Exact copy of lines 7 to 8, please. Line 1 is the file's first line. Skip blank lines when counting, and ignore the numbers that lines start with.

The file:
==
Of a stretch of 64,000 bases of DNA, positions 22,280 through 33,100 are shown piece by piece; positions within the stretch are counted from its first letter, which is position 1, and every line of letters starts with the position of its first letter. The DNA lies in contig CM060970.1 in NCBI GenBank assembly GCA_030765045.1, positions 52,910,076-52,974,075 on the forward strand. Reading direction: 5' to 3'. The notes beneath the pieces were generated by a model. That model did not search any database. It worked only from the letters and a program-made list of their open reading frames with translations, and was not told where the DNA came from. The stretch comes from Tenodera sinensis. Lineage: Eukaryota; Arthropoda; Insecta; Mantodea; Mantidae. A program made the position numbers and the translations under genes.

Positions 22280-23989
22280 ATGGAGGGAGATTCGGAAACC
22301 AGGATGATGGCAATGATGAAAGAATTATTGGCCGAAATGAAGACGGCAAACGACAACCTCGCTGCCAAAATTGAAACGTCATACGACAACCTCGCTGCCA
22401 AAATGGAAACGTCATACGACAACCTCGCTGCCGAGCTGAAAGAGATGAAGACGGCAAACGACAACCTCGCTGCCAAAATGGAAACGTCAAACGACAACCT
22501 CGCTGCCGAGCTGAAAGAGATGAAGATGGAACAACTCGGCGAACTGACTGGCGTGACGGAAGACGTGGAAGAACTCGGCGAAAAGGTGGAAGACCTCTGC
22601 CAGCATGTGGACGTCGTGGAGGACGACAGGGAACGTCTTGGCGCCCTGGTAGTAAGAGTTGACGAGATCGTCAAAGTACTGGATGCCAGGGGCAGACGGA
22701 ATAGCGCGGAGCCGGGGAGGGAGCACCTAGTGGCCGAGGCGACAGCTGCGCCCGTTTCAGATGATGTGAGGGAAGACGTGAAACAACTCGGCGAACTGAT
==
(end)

22601 CAGCATGTGGACGTCGTGGAGGACGACAGGGAACGTCTTGGCGCCCTGGTAGTAAGAGTTGACGAGATCGTCAAAGTACTGGATGCCAGGGGCAGACGGA
22701 ATAGCGCGGAGCCGGGGAGGGAGCACCTAGTGGCCGAGGCGACAGCTGCGCCCGTTTCAGATGATGTGAGGGAAGACGTGAAACAACTCGGCGAACTGAT